Data sharing and an increase in the cap on Passenger Facilities Charges will likely continue to be divisive issues between airlines and airports, based on comments made by Delta Air Lines CEO Ed Bastian on Wednesday.
Speaking at the annual Airports Council International – North America conference in Minneapolis, Bastian said privacy issues would thwart any meaningful efforts to share data. Airports and their concessionaire partners have long sought a data-sharing arrangement with airlines, because such data would allow them to enhance the passenger experience and maximize profitability.
“Not that we don’t want to share, but as soon as you start talking about customer data, you get into privacy issues,” Bastian said. “You want to make sure what data you have isn’t being sold, isn’t being marketed or being shared against the customer’s consent.”
Bastian did acknowledge the large and growing amount of data held by the airline, garnered mostly through the Delta Air Lines app. “We have tremendous amount of data around our customers,” he said, noting that the carrier is using it to improve operational activity and predictive analytics.
Regarding PFC charges, Bastian maintained that he is against a cap increase because it would add costs to passengers. Airlines, he said, “care as much as the airports about the quality of the experience and candidly, in some places, even more.”
He pointed to the significant investments Delta and other airlines have made. “We’re always pushing for more in, in terms of making that investment,” he said. “Delta has invested, over the last five years, $12 billion of its own money. This is part of who we are, in terms of taking ownership.” He added that airline involvement in the funding process is critical, but higher PFCs are not the answer. “You can’t push it on the operators and the operators can’t push it back onto the customers,” he said. “We’ve all got to work together.”
Bastian pointed to some of the major projects Delta is involved in, including infrastructure upgrades at Los Angeles International (MSP), LaGuardia (LGA) and Minneapolis-St. Paul International (MSP). Smaller airports gain investment “where we’re a main constituency,” he added.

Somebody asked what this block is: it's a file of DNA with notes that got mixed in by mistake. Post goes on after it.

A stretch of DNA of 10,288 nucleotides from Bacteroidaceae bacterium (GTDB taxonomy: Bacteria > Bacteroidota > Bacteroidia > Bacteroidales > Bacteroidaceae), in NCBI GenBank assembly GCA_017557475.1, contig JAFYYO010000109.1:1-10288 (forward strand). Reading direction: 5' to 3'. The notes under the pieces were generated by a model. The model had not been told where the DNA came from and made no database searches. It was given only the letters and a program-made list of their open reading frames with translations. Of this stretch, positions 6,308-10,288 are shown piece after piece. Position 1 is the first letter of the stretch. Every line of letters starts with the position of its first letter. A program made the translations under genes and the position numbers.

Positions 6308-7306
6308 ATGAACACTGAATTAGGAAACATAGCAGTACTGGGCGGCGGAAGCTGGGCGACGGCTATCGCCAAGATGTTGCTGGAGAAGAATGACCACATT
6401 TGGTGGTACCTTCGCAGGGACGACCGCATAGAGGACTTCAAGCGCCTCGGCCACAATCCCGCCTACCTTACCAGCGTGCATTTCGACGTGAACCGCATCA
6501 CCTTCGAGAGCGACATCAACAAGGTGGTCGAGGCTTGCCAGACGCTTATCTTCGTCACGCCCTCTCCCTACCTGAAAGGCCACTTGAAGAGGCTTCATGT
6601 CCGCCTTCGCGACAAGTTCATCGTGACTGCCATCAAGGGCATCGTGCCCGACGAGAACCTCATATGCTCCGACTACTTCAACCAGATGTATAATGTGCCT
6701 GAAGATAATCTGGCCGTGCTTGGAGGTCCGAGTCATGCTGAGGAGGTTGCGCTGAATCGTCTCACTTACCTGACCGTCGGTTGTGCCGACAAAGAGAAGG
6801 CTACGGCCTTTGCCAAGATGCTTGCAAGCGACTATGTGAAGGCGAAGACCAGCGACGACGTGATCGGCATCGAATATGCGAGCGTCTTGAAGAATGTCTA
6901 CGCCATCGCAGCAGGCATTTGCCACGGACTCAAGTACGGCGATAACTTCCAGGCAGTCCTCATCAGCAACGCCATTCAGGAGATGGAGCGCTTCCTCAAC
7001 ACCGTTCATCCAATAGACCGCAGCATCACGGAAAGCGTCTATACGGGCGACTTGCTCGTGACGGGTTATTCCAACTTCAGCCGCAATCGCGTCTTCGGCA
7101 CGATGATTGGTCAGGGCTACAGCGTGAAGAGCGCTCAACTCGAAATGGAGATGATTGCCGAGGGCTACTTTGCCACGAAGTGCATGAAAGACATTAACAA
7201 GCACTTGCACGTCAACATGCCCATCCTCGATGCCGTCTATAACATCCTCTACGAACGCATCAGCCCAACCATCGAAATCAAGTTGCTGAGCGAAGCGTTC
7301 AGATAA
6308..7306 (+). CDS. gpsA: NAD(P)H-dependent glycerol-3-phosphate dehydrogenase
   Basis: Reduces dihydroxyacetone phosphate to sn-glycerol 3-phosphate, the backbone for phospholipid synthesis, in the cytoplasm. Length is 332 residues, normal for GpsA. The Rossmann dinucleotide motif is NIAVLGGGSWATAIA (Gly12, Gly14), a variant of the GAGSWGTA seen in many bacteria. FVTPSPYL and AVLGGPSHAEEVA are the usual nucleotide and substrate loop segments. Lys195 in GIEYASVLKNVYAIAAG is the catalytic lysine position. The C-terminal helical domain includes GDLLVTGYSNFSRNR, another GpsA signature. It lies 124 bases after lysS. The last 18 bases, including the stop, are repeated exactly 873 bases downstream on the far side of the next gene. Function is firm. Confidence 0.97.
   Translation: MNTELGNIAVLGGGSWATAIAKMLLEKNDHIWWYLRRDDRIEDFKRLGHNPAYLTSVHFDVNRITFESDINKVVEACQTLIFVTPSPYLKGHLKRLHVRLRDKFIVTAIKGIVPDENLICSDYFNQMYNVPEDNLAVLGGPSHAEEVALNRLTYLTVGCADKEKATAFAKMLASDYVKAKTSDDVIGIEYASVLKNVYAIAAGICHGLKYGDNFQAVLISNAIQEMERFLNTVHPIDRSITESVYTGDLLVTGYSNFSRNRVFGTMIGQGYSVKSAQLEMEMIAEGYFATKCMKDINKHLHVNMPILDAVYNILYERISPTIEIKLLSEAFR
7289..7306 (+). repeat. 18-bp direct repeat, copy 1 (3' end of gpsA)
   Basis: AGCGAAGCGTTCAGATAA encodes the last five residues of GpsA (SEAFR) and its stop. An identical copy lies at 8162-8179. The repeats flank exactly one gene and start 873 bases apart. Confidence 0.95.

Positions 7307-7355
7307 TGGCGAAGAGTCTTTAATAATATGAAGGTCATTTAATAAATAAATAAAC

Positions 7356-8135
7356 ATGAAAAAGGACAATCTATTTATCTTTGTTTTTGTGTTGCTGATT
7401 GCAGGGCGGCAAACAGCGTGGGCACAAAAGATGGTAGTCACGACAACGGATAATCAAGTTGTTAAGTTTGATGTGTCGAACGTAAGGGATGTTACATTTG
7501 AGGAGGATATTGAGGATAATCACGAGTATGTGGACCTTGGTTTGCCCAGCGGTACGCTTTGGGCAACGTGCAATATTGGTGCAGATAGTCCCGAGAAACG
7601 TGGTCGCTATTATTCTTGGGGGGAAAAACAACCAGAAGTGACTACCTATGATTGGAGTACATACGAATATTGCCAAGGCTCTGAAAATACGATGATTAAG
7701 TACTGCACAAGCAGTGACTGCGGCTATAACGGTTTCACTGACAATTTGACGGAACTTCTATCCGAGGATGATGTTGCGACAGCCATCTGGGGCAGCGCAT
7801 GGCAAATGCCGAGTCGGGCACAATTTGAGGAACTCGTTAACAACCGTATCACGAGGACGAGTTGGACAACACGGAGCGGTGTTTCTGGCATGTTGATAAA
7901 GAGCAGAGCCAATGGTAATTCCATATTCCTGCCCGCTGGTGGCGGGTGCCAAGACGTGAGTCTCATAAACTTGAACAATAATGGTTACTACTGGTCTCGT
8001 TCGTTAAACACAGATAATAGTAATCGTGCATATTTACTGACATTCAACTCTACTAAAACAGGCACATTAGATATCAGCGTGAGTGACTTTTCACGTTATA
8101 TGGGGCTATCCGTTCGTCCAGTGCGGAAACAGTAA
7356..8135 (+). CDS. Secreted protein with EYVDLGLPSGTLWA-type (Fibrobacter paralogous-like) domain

Sustainability is another key focus for the airline, Bastian said, but he noted the herculean effort it will take to address the challenge.
Post-pandemic, “it’s important that we get that energy back towards sustainability and understand it is the existential question for our industry,” he said. While noting some efforts from Delta, he added, “We don’t have a replacement for jet fuel and we got to just be honest ourselves, over 98% of the carbon imprint and footprint that we leave is caused by jet fuel.” He noted some recent federal incentives but said alternative fuels are still too expensive for broad-based use.
On the issue of the ongoing pilot shortage, Bastian said he believes it to be a “short-term phenomenon. Whether that’s two years or three years, I’m not quite certain, but it will get solved.” He noted that some smaller airports might begin receiving more mainline service from carriers, but he acknowledged that other smaller communities will likely see reduced service in the future.
Bigger picture, Bastian said recovery from the pandemic is well underway, and business travel is expected to return to previous levels, or at least close to it. This counters some of the predictions made earlier in the pandemic, but Bastian said people thrive when they are together. Describing a recent Delta leadership meeting, Bastian said the content “was just an excuse just to be back together. The power of that connection is huge,” he said. “Our purpose is to bring the world closer together.”